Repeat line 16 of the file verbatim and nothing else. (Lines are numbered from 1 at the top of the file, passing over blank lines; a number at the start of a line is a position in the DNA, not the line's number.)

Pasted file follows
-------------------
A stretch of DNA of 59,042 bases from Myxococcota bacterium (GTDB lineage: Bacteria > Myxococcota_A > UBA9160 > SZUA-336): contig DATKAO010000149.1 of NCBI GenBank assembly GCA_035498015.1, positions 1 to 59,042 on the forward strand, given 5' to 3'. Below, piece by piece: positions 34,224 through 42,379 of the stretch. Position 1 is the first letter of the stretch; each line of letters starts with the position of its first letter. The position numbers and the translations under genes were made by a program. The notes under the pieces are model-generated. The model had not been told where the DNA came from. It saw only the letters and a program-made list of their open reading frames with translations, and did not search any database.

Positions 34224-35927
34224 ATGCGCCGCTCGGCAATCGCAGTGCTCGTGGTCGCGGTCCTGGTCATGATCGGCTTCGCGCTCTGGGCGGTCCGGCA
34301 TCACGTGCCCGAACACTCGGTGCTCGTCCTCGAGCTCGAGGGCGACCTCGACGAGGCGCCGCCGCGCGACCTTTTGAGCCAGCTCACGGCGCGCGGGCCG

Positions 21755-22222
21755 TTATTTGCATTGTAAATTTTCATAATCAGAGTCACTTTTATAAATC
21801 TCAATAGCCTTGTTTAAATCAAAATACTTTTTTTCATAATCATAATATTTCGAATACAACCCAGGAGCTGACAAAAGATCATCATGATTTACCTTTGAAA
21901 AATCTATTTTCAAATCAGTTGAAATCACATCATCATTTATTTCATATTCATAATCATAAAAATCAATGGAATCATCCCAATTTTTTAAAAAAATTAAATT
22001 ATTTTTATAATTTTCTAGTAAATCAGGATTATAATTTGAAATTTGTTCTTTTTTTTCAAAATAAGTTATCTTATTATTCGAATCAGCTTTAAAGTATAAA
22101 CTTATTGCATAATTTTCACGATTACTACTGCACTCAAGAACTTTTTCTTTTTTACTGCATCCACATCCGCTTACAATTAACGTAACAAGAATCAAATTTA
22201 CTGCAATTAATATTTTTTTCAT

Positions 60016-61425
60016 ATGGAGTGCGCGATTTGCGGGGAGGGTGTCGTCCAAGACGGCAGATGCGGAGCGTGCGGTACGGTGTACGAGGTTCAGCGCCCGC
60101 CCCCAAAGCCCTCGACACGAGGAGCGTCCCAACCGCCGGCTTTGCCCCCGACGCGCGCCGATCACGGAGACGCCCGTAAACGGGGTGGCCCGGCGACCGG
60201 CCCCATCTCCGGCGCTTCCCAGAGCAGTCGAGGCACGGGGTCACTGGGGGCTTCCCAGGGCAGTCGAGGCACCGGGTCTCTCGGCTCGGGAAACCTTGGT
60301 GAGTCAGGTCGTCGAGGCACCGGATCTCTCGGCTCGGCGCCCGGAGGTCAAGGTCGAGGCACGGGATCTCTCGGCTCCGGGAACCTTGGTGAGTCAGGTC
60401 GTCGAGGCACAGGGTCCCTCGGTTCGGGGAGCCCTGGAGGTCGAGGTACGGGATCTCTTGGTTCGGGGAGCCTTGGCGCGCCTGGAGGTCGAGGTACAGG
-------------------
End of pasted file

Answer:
60301 GAGTCAGGTCGTCGAGGCACCGGATCTCTCGGCTCGGCGCCCGGAGGTCAAGGTCGAGGCACGGGATCTCTCGGCTCCGGGAACCTTGGTGAGTCAGGTC